Adjectives, another part of speech, give us a great deal of terminology. I will share it with you, but all that is really important is that adjectives modify or affect the meaning of nouns and pronouns and tell us which, whose, what kind, and how many about the nouns or pronouns they modify. They generally come before the noun or pronoun they modify, but there are exceptions to that rule. How and why they are different will be explained in later lessons. They still tell us which, whose, what kind, and how many.
There are seven (7) words in the English language that are always adjectives. They are the articles a, an, and the and the possessives my, our, your, and their. (The possessives are from the possessive pronoun list but are always used with nouns as adjectives.) Being only seven in number, one should memorize them so they are immediately recognized as adjectives.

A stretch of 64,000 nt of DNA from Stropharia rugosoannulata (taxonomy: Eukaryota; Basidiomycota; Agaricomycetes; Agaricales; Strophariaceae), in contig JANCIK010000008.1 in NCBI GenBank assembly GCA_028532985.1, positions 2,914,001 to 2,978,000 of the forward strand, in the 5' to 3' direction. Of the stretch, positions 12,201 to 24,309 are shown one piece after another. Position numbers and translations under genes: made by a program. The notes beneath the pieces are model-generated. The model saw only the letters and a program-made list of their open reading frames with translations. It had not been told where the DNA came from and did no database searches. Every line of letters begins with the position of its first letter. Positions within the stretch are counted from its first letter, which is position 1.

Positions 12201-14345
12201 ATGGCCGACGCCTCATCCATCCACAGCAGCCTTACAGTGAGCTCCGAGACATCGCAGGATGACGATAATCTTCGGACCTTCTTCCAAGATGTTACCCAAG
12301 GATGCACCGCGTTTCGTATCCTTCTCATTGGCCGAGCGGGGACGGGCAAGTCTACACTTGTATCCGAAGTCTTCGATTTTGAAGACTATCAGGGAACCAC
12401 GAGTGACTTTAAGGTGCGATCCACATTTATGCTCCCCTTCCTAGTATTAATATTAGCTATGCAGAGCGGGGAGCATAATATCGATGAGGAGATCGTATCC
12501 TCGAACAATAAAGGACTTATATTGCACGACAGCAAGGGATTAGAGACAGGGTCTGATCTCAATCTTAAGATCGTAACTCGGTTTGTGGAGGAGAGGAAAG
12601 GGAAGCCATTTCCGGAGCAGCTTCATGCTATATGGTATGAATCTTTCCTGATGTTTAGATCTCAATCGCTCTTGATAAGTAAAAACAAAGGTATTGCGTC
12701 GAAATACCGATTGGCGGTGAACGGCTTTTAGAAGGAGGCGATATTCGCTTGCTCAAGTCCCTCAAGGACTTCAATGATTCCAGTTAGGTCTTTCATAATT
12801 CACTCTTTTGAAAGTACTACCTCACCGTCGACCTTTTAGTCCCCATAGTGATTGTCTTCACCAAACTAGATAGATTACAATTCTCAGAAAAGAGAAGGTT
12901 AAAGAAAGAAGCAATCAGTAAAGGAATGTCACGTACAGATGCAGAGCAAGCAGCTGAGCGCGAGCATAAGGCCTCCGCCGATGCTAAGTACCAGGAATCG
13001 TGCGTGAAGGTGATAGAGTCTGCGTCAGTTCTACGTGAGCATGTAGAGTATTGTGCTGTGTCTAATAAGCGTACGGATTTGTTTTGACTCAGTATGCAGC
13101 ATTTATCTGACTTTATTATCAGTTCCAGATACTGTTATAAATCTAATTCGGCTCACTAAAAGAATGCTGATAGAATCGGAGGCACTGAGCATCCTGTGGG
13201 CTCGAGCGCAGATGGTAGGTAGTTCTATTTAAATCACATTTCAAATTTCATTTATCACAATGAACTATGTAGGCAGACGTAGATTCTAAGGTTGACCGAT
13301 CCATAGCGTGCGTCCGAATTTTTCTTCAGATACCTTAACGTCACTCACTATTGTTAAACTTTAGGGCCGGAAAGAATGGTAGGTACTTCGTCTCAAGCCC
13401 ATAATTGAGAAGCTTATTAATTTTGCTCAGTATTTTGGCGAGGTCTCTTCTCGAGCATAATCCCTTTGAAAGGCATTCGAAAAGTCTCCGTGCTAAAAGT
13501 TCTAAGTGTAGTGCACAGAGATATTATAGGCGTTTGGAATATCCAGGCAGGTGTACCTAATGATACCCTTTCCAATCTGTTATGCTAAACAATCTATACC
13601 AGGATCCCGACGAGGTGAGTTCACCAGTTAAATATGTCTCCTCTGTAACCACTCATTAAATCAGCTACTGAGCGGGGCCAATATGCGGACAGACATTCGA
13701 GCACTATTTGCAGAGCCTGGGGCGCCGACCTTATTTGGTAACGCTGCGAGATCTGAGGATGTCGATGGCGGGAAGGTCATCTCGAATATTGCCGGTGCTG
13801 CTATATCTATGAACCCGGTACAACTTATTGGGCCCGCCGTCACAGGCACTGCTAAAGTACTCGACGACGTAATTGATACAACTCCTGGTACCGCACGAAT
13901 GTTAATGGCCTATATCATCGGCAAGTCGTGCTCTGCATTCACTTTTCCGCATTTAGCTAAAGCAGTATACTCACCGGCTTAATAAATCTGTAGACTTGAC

Examples: The neighbor girl likes chocolate ice cream. Mr. Johanson is tall, dark and handsome.
Some authorities like to distinguish between what they call true adjectives and determiners, but both still just tell which, whose, what kind, and how many. Those words are the key to adjectives and should be memorized to make adjectives easy.
Instructions: Pick out the adjectives in the following sentences.
1. The heavy, red dress of Queen Elizabeth weighed over fifty pounds.
2. My sister chose two shirts for my graduation present.
3. That small Mexican restaurant in the next block serves fresh meals.
4. The little black dog barked at the well-dressed stranger.
5. An old wood fence had caught several discarded candy wrappers.
--For answers scroll down.
1. The, heavy, red, fifty.
2. My, two, my, graduation
3. That, small, Mexican, the, next, fresh
4. The, little, black, the, well-dressed
5. An, old, wood, several, discarded, candy